ZEDO Selected for OTA Honor Roll for 4th Consecutive Year

ZEDO, INC., the leading independent advertising technology partner for publishers, has announced it  has been selected  for the Online Trust Alliance (OTA) 2015 Online Trust Honor Roll for the fourth year in a row. This honor demonstrates exceptional  commitment to data protection, privacy and security in an effort to better protect customers and brands from the increased threats of cybercriminals and abusive privacy practices.


OTA, a 501c3 nonprofit organization that works collaboratively with industry leaders to enhance online trust, completed comprehensive audits analyzing more than 1,000 domains and privacy policies, including approximately 100,000 web pages and more than 500 million emails for this report. The composite analysis included over  two-dozen attributes focusing on 1) site & server security, 2) domain, brand, email and consumer protection and 3) privacy policy and practices. In addition to the in-depth analysis of their web sites, Domain Name Systems (DNS), outbound emails, and public records were analyzed for recent data breach incidents and FTC settlements. Key sectors audited include the Internet Retailer Top 500, FDIC 100, Top 50 Social Sites, IoT Top 50 as well as OTA members.


“We are proud to once again recognize ZEDO for its leadership and commitment to working with peers, the industry and competitors to embrace consumer protection and embrace their right to privacy,”  said Craig Spiezle.  ZEDO plays an incredible important role in the advertising supply chain helping increase the integrity of online advertising.”

“ZEDO strives to make security and privacy of its customers’ data a top priority.” stated Roy De Souza, ZEDO CEO. “We fully support the OTA’s Data Breach Guidelines, and we also adhere to industry guidelines for data protection.”


Nearly 1,000 companies comprise the Honor Roll, including ZEDO. The report indicates that company size and/or sales are not true measures of the level of security and privacy a company implements. “All companies are equally evaluated by the same criteria regardless of size. We have seen large e-retailers with significant sales fail to make the Honor Roll; conversely we have seen small to mid-size companies taking top grades,” said Spiezle.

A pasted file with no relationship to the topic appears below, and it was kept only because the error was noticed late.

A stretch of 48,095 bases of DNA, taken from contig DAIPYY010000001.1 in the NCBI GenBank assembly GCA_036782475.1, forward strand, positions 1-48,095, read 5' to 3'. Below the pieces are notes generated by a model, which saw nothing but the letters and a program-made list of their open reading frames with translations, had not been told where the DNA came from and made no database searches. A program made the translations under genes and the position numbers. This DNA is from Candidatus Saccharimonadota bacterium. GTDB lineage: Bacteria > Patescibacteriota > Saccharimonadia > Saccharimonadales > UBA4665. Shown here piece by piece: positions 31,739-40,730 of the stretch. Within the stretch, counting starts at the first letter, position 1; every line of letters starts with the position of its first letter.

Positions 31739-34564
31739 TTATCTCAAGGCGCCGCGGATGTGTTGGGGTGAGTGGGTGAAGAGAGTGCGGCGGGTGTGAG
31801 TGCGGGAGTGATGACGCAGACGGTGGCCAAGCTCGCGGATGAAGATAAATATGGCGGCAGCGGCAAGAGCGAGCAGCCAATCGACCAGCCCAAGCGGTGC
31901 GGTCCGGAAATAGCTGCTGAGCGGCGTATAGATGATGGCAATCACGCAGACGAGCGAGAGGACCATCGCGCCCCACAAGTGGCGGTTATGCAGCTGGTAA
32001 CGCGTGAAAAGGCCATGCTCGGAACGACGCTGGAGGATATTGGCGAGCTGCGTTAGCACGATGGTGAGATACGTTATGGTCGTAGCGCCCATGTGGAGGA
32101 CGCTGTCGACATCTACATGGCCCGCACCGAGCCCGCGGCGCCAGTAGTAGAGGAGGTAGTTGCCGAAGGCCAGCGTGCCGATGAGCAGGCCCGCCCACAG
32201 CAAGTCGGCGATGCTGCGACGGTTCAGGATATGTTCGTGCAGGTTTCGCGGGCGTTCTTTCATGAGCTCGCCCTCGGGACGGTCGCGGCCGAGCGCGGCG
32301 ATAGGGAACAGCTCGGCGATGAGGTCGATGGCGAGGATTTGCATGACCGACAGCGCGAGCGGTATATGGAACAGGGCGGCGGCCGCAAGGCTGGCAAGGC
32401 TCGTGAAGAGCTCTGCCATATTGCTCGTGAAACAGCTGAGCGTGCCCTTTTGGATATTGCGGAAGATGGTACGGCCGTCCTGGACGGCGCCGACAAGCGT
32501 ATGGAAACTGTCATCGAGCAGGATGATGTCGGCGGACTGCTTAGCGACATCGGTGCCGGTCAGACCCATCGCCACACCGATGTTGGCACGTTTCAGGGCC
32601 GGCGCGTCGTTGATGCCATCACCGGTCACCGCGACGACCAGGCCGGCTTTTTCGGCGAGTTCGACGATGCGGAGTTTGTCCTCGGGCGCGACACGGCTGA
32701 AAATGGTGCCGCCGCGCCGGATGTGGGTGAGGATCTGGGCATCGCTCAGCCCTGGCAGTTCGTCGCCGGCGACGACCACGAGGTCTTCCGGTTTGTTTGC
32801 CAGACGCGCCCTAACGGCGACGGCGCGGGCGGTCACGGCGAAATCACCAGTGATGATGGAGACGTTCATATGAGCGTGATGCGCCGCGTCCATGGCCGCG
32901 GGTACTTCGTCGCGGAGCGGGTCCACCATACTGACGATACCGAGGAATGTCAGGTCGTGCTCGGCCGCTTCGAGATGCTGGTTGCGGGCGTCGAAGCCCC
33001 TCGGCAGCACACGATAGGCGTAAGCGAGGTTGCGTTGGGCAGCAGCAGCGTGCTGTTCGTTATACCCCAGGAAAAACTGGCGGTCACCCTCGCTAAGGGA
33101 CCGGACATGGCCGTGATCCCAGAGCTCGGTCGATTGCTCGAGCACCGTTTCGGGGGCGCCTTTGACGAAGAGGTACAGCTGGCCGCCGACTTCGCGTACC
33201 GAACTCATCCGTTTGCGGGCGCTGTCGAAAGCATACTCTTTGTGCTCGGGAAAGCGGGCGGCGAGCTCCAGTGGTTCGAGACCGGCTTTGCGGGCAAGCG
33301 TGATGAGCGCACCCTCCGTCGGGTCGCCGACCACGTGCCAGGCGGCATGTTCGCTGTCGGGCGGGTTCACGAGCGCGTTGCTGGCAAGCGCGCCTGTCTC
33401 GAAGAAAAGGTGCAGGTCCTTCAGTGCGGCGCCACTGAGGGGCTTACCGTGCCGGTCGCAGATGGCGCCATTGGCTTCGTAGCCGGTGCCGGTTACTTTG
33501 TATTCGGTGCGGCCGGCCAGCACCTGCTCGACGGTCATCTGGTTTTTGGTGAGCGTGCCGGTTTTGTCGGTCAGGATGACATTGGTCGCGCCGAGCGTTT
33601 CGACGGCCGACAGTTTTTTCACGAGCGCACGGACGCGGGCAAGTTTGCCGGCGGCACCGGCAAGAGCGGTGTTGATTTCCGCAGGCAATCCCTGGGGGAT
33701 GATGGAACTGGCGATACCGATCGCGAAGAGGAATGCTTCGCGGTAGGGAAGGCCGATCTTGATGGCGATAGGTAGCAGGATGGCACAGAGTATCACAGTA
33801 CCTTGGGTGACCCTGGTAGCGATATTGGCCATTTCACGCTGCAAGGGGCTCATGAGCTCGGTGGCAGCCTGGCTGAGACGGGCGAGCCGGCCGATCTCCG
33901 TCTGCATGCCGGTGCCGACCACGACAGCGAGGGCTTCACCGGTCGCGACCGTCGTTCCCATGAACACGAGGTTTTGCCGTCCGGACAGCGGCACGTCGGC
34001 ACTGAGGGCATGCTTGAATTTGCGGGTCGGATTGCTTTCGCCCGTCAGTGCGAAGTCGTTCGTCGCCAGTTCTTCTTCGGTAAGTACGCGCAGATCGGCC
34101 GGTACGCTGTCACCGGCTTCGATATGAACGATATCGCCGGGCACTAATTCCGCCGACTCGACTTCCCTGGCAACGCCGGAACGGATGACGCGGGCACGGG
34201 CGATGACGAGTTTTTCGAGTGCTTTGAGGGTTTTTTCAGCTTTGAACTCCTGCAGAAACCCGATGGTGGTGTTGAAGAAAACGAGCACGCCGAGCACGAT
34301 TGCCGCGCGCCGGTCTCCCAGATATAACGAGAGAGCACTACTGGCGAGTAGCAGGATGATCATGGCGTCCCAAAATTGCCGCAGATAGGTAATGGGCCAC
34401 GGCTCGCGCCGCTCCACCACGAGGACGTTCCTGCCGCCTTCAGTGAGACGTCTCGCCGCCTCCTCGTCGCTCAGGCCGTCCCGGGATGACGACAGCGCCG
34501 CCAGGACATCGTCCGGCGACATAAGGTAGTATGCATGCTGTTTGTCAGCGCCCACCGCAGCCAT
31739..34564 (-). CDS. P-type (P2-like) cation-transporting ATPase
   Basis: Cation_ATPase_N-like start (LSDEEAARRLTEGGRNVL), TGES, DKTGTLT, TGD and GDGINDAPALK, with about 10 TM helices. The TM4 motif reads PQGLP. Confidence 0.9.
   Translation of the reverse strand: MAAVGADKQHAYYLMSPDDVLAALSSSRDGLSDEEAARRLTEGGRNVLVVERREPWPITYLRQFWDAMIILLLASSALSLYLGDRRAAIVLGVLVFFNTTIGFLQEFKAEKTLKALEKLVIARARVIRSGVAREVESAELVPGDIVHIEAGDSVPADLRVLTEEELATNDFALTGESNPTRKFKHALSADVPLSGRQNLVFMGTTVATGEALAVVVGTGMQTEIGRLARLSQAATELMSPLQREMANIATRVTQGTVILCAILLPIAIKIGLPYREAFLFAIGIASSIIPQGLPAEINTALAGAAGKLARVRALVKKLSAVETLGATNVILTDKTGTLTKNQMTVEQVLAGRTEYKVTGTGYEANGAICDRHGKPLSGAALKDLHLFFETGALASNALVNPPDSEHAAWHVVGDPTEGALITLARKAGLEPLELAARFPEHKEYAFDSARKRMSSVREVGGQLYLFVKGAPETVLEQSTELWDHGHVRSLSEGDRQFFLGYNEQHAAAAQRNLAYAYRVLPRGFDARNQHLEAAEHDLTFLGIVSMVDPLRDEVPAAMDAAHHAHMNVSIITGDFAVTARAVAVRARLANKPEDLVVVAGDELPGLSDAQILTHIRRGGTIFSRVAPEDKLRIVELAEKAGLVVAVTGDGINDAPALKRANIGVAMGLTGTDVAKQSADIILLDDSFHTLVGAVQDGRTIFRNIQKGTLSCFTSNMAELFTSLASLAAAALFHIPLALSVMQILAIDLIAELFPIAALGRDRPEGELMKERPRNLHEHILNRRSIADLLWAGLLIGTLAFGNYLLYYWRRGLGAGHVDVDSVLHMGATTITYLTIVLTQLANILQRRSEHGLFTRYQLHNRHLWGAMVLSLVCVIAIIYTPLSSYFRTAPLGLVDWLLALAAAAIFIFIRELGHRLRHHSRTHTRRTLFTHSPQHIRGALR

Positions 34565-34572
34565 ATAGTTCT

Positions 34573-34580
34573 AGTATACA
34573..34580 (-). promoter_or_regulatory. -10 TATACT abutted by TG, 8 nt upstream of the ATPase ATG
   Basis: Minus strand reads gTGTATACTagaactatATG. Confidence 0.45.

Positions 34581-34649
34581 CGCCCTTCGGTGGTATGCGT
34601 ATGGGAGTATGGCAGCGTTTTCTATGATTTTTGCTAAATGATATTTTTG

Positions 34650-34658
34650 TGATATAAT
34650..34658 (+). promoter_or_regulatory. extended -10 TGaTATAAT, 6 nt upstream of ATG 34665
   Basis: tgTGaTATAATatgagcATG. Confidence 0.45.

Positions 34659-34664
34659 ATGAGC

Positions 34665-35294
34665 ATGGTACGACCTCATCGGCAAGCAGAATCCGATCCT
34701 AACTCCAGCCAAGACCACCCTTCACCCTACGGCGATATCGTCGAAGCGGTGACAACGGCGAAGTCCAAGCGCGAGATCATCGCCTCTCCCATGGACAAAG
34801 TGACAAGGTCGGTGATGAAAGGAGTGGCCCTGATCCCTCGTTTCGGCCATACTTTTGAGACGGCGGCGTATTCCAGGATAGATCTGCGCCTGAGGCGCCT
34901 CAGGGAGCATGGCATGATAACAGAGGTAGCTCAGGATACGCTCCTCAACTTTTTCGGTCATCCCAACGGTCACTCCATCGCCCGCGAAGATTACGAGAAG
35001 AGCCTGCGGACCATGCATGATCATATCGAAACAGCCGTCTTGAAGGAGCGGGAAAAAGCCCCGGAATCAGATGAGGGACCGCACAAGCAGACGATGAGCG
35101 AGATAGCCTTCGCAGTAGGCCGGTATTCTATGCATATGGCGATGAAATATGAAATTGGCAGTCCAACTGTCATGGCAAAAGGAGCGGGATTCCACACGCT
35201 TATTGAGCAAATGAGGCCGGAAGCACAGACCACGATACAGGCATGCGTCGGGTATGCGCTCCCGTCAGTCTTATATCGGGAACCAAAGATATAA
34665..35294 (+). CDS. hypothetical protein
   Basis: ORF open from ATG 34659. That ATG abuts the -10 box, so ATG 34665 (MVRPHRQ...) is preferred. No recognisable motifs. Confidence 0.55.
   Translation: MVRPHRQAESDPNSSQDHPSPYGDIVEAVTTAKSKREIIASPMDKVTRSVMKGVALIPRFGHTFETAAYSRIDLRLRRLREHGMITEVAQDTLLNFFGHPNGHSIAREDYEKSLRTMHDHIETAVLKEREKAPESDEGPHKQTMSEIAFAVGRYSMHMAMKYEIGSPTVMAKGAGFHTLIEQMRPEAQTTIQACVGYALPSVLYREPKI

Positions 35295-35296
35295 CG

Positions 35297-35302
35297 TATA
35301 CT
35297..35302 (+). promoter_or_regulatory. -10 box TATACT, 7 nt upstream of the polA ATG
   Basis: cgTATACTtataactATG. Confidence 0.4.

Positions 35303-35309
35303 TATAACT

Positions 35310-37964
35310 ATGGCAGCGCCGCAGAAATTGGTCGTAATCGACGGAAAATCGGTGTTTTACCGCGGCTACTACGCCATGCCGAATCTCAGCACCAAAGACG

Started in 2005 as an effort to drive adoption of best practices, the objectives of the Honor Roll are to 1) recognize leadership and commitment to best practices which aid in the protection of online trust and confidence in online services, 2) Enable businesses to enhance their security, data protection and privacy practices, 3) Move from compliance to stewardship, demonstrating support of meaningful self-regulation, and 4) Promote security & privacy as part of a company’s brand promise and value proposition.


Being named to the 2015 Honor Roll is a significant effort considering only 30 percent of the 1,000 web sites evaluated made the Honor Roll, distinguishing themselves by safeguarding data via best practices in three categories: domain/brand protection, privacy and security. Conversely, a nearly 70 percent didn’t qualify for the Honor Roll .


“We are honored to be recognized for the measures we take around security and responsibility for our customers,” said De Souza. “We feel an enormous responsibility to provide protection and security for our customers.”

To review the full 2015 Honor Roll report, please download a free copy.

ABOUT The Online Trust Alliance (OTA) The Online Trust Alliance (OTA) is a member-based, non-profit representing the global internet ecosystem – including the public and private sectors. OTA’s mission is to develop and advocate best practices and public policy which mitigate emerging privacy and security threats while enhancing online trust, innovation and the vitality of the digital economy. OTA is committed to the protection of critical infrastructure, balanced legislation and data protection through the promotion of best practices, benchmark reporting, and self-regulation. For more information, visit: